Disgraced Oakland cop Harry Hu may not be the only police officer who accepted bribes from a criminal with ties to Chinatown’s underworld.
As part of his plea deal signed last year, Hu testified against Wing Wo Ma, 53, who was later found guilty by a federal jury of murdering suspected Chinese underworld gangster Jim Tat Kong, 51, and his girlfriend, Cindy Bao Feng Chen, 38, in October 2013.
During Ma’s three-week trial before U.S. District Court Judge Charles Breyer, Hu said in two days of sworn testimony Oct. 24 and 25 that former Oakland Police Sgt. Warren Young had accompanied him on trips to Vegas and Reno, according to the Bay Area News Group. Hu and Young had each invested $40,000 in one of Ma’s fraudulent hotel real-estate schemes, but when Hu realized the venture was a scam, Ma returned $80,000 in cash to them.
Young retired from the Oakland Police Department in 2015 and currently works as a welfare fraud investigator for Alameda County. He has not been charged with a crime, even though he allegedly accepted what Hu admitted were bribes, the Bay Area News Group reported. But, unlike Hu—who was Young’s supervisor while the two worked for the Oakland Police Department—Young has not been accused of protecting Ma from prosecution for his crimes.
“From at least as early as late 2008, Ma provided me with things of value that included at least three trips to Las Vegas and a trip to Reno,” Hu testified in his plea agreement. “Ma provided my airfare, hotel accommodations, meals, alcohol, and entertainment that included hiring women or ‘hostesses’ to spend time with me and others at karaoke bars, also referred to as ‘PR Rooms.’ In 2009, Ma leased a Mercedes-Benz for my personal use.”
Hu said he drove the Mercedes for about three months before returning it to Ma, also known as Mark Ma or Fat Mark.
“I knew and understood that by providing me these things of value, Ma was offering me bribes,” Hu stated. “I understood the quid pro quo for accepting these bribes was that when asked, Ma expected me to help him avoid prosecution by taking official action or by refraining from taking official action in my role as a peace officer.”
Born in Hong Kong, Hu was one of Oakland’s best-known police officers and helped to build trust among a Chinese-American community skeptical of police. He gained respect among local law enforcement agencies as a Chinatown gang expert and played a key role in dismantling gangs, including the Wo Hop To gang, that operated in Chinatown. Hu earned the rank of lieutenant before leaving the Oakland Police Department in 2007 when he became an inspector for Alameda County District Attorney’s office.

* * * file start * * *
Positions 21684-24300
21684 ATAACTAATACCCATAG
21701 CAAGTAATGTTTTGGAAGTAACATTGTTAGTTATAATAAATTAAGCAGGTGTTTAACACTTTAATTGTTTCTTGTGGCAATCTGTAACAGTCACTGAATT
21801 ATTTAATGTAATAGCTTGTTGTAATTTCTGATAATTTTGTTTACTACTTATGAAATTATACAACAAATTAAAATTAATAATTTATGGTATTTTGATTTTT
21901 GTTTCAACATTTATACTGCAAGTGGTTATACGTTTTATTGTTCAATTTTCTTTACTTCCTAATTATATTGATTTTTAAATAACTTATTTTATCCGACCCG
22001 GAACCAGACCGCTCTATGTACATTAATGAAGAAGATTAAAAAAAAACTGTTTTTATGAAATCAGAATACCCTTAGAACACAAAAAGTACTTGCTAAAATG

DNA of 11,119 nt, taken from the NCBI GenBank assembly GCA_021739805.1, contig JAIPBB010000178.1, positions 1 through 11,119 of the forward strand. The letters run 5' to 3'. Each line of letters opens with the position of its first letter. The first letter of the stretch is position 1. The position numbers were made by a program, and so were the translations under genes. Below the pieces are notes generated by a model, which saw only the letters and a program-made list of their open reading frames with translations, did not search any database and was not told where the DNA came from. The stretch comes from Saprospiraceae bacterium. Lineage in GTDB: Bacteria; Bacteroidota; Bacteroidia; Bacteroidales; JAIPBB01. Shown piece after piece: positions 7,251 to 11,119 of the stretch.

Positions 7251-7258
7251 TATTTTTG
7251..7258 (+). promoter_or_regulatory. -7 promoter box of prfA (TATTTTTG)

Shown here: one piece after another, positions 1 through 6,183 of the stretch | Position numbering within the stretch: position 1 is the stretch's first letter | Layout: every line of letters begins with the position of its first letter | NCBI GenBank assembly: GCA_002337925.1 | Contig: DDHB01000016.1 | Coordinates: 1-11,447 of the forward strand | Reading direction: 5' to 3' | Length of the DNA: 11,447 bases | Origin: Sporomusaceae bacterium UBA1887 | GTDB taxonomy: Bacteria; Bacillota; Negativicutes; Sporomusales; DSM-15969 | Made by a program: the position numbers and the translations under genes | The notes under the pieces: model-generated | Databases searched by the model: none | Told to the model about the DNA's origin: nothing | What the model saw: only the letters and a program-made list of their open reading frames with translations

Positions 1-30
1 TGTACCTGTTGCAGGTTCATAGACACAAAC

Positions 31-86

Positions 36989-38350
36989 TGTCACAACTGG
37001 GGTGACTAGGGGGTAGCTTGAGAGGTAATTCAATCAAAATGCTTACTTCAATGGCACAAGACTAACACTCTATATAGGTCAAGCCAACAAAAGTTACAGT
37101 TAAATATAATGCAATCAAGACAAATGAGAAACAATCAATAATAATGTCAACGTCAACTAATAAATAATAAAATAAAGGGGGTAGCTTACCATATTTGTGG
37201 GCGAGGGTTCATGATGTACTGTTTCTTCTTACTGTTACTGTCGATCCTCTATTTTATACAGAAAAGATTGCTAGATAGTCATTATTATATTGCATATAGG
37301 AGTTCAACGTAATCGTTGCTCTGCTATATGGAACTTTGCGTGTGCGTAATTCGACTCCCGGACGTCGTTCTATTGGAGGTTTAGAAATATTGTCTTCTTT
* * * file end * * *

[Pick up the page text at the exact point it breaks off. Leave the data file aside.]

Hu met Ma, who was an informant for the FBI Organized Crime Squad, in 1991, and their relationship grew stronger over the years. Ma was often given light sentences for his crimes. When he was arrested in 2002 on charges of pimping in connection with a massage parlor/prostitution ring in Marin County, Ma was given a 45-day jail sentence. Hu also wrote a letter to an immigration judge to halt deportation proceedings against Ma, according to a 2015 FBI affidavit.
Like Young and other Asian-American police officers in Oakland, Ma referred to Hu as his “dai lo,” which is Chinese for “big brother” and a moniker of respect,” Hu said in his plea deal.
Ma collected money from other criminals to bribe Hu and used his name and reputation to lend credibility to his fraudulent investment schemes and attract investors, according to federal prosecutors.
In January 2013, Ma began borrowing money from Kong for several business ventures, including a marijuana-growing operation and a real estate scheme in Mendocino County, according to a U.S. Department of Justice. Fearing retribution from Kong when he was unable to repay the money, Ma met with Kong and Chen—on her birthday. While seated in the couple’s minivan, Ma shot each of the victims once in the head and left their bodies in the vehicle parked in a secluded, wooded area.
When he was interviewed by the FBI about the pot-growing operation scheme in Mendocino County and his involvement with Kong, Ma panicked. He called and texted Hu to arrange a meeting.
“I agreed to meet with Ma, in an area behind the Executive Inn and Suites motel in Oakland, where we had met on previous occasions. I wanted to meet Ma there to avoid anyone seeing us together,” Hu said.
At the meeting, Ma called in his favors, expecting Hu to shield him from further investigations and prosecution.
“He told me he was also asked questions about his involvement in the murders of Jim Tat Kong and Cindy Chen,” Hu said in his plea deal.
Though Hu claims he “did not take any official action on Ma’s behalf” after that meeting, he did not report the activity to authorities. Hu also admitted lying to FBI agents about the true nature of his relationship with Ma in October 2015 and again in July 2018.
“During my second FBI interview, I told them my relationship with Ma ended in 2009 when, in truth and fact, my relationship with Ma continued to at least October 2013,” Hu said.
Hu, 63, could face up to five years in federal prison when he will be sentenced in May.
Ma was indicted by a federal grand jury on April 6, 2017. In October, he was convicted on murder, weapons, drug distribution conspiracy, and bribery charges. Ma’s sentencing is set for Feb. 12, 2020, when he could face fines in excess of $5 million and life in prison for his crimes.
“The jury’s verdict makes clear that Wing Wo Ma will answer for the brutal killings of Jim Tat Kong and Cindy Bao Feng Chen,” U.S. Attorney David Anderson said in a DOJ statement. “The verdict also ensures that Ma’s personal crime wave, including murder, drug distribution, bribery, and conspiracy, has come to an end.”
“Wing Wo Ma committed these homicides in cold blood and showed a blatant disregard for the rule of law,” said FBI Special Agent in Charge John Bennett.